[JURIST] The Constitutional Court of Turkey [official website, in Turkish] Thursday struck down recent amendments to the country's constitution [text] designed to ease a ban on headscarves [JURIST report] in universities, finding that they violated the country's secular principles. Turkey's ruling Justice and Development Party [party website] (AKP) had proposed the amendments to ensure equal access to higher education, but the pro-secular opposition Republican People's Party [party website, in Turkish] had appealed [JURIST report] to the Constitutional Court, saying the ban was necessary to protect the separation of religion and state. In February, the Grand National Assembly of Turkey passed [JURIST report] the amendments by a final vote of 403-107, and Turkish President Abdullah Gul approved [JURIST report] them shortly afterwards. AP has more.
Critics have contended that the constitutional amendments are only the most recent example of the Islamist-based AKP pushing a conservative religious agenda. AKP currently faces a legal challenge filed by Chief Prosecutor Abdurrahman Yalcinkaya [official profile, in Turkish] to have the party legally dissolved [JURIST news archive] for not respecting Turkey's strict secular principles. In March, Yalcinkaya petitioned the court to disband the AKP and bar Turkish Prime Minister Recep Tayyip Erdogan and President Abdullah Gul [BBC profiles] from political office. In May, the AKP filed a response [IPS report] to the dissolution petition, arguing that shutting down the party would leave a political void and endanger Turkey's democracy.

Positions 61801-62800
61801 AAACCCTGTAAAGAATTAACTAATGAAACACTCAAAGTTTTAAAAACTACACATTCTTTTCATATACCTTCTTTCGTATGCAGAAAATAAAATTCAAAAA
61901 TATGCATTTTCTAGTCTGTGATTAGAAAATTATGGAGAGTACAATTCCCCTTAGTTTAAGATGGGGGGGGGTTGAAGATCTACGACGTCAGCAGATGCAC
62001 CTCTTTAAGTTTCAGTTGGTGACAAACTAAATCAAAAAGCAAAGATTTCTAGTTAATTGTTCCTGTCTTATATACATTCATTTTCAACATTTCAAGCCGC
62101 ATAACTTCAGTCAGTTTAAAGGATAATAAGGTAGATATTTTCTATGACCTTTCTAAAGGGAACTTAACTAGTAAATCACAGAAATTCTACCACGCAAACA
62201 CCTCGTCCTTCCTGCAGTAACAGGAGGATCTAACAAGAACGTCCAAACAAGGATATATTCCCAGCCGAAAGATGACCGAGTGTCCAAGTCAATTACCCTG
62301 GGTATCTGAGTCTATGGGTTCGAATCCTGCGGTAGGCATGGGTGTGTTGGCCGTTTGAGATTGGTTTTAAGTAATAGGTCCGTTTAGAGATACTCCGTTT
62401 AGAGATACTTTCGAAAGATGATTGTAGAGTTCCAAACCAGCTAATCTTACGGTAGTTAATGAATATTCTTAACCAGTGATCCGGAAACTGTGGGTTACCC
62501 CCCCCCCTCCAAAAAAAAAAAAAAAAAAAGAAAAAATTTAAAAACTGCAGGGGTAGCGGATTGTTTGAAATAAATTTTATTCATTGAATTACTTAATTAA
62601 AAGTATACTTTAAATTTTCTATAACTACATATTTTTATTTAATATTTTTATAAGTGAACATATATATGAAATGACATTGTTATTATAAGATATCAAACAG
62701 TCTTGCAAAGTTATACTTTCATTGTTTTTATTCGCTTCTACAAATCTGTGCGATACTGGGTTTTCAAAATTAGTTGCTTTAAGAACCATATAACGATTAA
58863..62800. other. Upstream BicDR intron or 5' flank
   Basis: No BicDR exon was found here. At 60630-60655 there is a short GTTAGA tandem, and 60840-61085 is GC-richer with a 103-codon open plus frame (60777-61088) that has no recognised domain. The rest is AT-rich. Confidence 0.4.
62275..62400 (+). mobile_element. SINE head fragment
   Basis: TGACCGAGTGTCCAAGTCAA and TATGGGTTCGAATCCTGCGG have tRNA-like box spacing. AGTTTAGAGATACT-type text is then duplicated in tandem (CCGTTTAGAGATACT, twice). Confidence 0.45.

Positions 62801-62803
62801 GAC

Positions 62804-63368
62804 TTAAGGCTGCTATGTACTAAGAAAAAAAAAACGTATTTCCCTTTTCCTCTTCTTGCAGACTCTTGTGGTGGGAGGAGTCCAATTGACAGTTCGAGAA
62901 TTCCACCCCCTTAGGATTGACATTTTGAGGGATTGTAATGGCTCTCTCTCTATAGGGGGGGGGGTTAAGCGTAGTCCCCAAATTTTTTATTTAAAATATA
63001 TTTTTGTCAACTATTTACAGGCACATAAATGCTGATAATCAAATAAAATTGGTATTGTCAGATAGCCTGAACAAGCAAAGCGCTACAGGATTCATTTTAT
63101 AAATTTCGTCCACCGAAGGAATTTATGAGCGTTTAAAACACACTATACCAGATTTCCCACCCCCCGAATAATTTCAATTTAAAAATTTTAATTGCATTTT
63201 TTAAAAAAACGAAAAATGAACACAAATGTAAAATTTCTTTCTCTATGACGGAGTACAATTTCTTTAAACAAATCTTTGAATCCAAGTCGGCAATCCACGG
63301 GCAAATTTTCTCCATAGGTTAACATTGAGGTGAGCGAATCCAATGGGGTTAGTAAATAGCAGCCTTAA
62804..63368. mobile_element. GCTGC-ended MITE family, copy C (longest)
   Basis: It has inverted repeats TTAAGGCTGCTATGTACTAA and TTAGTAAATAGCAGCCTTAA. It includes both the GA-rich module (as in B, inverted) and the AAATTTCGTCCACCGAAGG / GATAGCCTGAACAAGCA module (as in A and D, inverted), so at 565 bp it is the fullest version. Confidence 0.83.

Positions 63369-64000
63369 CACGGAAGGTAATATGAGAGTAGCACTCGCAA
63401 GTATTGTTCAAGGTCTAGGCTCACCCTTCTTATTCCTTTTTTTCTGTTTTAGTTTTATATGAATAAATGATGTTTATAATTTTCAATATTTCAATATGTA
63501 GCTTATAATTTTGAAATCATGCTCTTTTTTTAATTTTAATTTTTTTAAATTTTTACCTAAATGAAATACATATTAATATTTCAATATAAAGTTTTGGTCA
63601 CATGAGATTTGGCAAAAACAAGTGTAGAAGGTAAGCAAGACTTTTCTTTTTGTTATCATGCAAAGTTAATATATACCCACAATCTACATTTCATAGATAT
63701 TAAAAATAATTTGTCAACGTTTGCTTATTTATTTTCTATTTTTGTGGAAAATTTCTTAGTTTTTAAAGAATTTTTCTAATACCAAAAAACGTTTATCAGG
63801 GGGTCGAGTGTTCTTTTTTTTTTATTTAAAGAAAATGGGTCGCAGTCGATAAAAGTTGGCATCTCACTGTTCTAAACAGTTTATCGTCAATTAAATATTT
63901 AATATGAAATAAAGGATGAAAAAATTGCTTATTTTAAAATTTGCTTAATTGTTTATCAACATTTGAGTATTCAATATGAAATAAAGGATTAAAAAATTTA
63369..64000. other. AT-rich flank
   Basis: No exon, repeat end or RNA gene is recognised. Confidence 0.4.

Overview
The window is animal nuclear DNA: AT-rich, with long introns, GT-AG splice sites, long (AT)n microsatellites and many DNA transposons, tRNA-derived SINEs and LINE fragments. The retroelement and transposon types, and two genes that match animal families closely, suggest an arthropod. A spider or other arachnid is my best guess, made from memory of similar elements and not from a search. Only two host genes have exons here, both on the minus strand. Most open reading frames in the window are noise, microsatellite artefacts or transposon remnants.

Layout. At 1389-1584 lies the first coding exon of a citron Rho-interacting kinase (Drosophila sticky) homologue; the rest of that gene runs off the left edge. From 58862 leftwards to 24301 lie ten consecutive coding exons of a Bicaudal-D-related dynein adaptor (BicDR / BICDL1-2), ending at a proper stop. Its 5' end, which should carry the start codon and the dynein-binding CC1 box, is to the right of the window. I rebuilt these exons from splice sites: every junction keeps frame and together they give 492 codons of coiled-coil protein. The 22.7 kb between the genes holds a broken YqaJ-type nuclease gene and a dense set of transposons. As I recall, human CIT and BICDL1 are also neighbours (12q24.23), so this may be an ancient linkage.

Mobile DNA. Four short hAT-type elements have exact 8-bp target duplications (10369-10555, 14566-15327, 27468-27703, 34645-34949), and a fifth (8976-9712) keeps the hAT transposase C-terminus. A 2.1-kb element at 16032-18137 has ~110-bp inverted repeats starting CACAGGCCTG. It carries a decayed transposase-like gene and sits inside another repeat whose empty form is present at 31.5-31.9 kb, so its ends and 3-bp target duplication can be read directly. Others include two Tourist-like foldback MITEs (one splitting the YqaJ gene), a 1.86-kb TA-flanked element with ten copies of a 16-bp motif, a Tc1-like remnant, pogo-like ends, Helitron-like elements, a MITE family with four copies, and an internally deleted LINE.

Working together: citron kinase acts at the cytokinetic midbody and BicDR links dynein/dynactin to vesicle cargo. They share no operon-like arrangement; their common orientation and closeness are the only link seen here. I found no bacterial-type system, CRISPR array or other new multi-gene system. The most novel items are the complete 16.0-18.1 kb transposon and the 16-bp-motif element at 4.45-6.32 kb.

6/6/2008: AKP officials called an emergency meeting [AP report; Hurryiet local report] Friday to discuss the ruling's implications on the prosecutor's case to dissolve the party. The ruling is seen as a possible judicial agreement with critics' charge that the AKP is pushing a conservative religious agenda. Party leaders initially attacked the ruling, leaders are expected to decide how to proceed at the Friday meeting.